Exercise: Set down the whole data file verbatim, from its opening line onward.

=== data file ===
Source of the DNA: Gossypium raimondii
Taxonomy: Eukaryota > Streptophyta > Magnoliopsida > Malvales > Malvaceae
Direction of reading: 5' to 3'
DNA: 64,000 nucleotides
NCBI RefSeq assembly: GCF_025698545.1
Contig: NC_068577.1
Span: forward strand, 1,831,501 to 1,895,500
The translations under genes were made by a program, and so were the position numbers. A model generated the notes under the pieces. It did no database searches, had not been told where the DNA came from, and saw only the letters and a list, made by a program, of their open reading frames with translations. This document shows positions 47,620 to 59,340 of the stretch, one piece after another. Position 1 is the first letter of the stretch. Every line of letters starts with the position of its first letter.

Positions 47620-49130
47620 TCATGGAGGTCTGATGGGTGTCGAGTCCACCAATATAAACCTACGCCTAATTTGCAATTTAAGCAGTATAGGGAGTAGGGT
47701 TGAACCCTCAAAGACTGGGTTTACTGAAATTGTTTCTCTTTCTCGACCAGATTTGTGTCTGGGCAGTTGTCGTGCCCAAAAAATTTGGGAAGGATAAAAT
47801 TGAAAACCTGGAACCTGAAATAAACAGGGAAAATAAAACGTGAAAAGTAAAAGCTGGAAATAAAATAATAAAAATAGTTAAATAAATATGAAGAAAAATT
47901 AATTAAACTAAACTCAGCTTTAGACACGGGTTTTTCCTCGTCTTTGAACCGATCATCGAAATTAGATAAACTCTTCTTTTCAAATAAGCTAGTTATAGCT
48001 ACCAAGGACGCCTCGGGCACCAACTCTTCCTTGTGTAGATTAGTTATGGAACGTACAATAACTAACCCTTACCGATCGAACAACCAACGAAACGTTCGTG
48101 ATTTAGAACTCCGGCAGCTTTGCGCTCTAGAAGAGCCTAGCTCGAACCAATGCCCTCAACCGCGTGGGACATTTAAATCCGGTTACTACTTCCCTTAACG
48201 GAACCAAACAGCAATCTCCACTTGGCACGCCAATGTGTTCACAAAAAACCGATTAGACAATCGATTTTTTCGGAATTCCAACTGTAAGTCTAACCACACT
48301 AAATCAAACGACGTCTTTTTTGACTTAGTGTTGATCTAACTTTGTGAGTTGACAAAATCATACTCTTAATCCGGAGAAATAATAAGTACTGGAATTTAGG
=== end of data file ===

Source of the DNA: Gossypium raimondii
Taxonomy: Eukaryota > Streptophyta > Magnoliopsida > Malvales > Malvaceae
Direction of reading: 5' to 3'
DNA: 64,000 nucleotides
NCBI RefSeq assembly: GCF_025698545.1
Contig: NC_068577.1
Span: forward strand, 1,831,501 to 1,895,500
The translations under genes were made by a program, and so were the position numbers. A model generated the notes under the pieces. It did no database searches, had not been told where the DNA came from, and saw only the letters and a list, made by a program, of their open reading frames with translations. This document shows positions 47,620 to 59,340 of the stretch, one piece after another. Position 1 is the first letter of the stretch. Every line of letters starts with the position of its first letter.

Positions 47620-49130
47620 TCATGGAGGTCTGATGGGTGTCGAGTCCACCAATATAAACCTACGCCTAATTTGCAATTTAAGCAGTATAGGGAGTAGGGT
47701 TGAACCCTCAAAGACTGGGTTTACTGAAATTGTTTCTCTTTCTCGACCAGATTTGTGTCTGGGCAGTTGTCGTGCCCAAAAAATTTGGGAAGGATAAAAT
47801 TGAAAACCTGGAACCTGAAATAAACAGGGAAAATAAAACGTGAAAAGTAAAAGCTGGAAATAAAATAATAAAAATAGTTAAATAAATATGAAGAAAAATT
47901 AATTAAACTAAACTCAGCTTTAGACACGGGTTTTTCCTCGTCTTTGAACCGATCATCGAAATTAGATAAACTCTTCTTTTCAAATAAGCTAGTTATAGCT
48001 ACCAAGGACGCCTCGGGCACCAACTCTTCCTTGTGTAGATTAGTTATGGAACGTACAATAACTAACCCTTACCGATCGAACAACCAACGAAACGTTCGTG
48101 ATTTAGAACTCCGGCAGCTTTGCGCTCTAGAAGAGCCTAGCTCGAACCAATGCCCTCAACCGCGTGGGACATTTAAATCCGGTTACTACTTCCCTTAACG
48201 GAACCAAACAGCAATCTCCACTTGGCACGCCAATGTGTTCACAAAAAACCGATTAGACAATCGATTTTTTCGGAATTCCAACTGTAAGTCTAACCACACT
48301 AAATCAAACGACGTCTTTTTTGACTTAGTGTTGATCTAACTTTGTGAGTTGACAAAATCATACTCTTAATCCGGAGAAATAATAAGTACTGGAATTTAGG